US, Britain, other countries ink agreement to make AI ‘secure by design’


In a groundbreaking international agreement, the United States, Britain, and a coalition of 16 other countries have come together to address the pressing issue of keeping artificial intelligence (AI) safe from rogue actors. In a 20-page document, the countries highlighted the need for AI systems that prioritize security from the design phase. While the agreement is non-binding and lacks specific directives, it emphasizes the importance of monitoring AI systems for abuse, safeguarding data from tampering, and thoroughly vetting software suppliers.

Jen Easterly, the director of the U.S. Cybersecurity and Infrastructure Security Agency, expressed her satisfaction with the agreement, stating that it marks a shift away from prioritizing “cool features” and fast market release, towards prioritizing the safety of AI systems. However, it’s worth noting that this agreement is just one of many initiatives by governments worldwide attempting to shape the development of AI, and few of these initiatives have any real teeth.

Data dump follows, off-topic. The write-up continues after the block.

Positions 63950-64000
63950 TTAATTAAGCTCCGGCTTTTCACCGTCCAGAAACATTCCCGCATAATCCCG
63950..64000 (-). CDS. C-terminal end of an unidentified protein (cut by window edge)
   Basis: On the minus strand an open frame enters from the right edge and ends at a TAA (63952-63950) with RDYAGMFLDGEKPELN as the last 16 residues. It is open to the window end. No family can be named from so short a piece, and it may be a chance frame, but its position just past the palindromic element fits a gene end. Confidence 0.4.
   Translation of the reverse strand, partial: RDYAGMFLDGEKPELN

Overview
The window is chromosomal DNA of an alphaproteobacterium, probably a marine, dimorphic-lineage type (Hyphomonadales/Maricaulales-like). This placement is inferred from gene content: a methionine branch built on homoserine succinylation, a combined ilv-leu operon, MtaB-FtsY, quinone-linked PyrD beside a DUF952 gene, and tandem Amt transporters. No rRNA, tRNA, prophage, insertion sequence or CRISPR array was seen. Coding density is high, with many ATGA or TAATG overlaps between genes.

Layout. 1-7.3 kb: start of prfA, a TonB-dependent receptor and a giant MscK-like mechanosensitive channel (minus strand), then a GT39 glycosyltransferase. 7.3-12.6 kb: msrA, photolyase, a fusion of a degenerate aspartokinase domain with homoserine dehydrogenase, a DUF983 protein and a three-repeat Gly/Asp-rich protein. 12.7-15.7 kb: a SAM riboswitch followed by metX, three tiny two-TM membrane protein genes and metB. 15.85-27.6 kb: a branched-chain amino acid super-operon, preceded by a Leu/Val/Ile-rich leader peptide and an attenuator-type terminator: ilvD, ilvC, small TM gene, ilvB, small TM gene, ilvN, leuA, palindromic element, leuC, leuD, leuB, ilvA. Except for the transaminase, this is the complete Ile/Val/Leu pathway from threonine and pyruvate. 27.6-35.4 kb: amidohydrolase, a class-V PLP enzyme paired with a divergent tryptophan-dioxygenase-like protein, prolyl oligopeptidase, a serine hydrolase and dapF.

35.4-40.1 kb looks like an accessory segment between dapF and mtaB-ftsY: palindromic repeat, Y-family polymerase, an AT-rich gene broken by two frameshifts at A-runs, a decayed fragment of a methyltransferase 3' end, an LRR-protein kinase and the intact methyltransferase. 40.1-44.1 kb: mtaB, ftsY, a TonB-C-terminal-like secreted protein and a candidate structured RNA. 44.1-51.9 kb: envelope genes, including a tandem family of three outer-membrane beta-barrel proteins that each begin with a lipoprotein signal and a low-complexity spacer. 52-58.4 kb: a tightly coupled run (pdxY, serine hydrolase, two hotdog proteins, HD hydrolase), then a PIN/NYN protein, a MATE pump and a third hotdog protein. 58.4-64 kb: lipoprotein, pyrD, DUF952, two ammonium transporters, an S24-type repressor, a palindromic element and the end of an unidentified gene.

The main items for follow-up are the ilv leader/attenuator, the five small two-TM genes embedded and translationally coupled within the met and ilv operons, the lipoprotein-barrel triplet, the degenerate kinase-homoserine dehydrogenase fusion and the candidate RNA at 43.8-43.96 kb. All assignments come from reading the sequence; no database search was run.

The agreement addresses concerns about AI technology falling into the wrong hands and being exploited by hackers. It includes recommendations on releasing models only after rigorous security testing. However, it does not delve into complex issues surrounding the ethical uses of AI or the collection of data that fuels these models.

While Europe has taken the lead in AI regulations, the United States has been lagging behind due to a polarized Congress. The Biden administration has called for AI regulation to protect consumers, workers, and national security. However, progress has been slow. The hope is that this international agreement will serve as a stepping stone towards more comprehensive AI regulations in the future.

Key Points:
– The United States and Britain, along with 16 other countries, have unveiled an international agreement on AI safety.
– The agreement emphasizes the importance of prioritizing security in AI systems from the design phase.
– The agreement is non-binding and lacks specific directives, but it highlights the need to monitor AI systems for abuse, protect data, and vet software suppliers.



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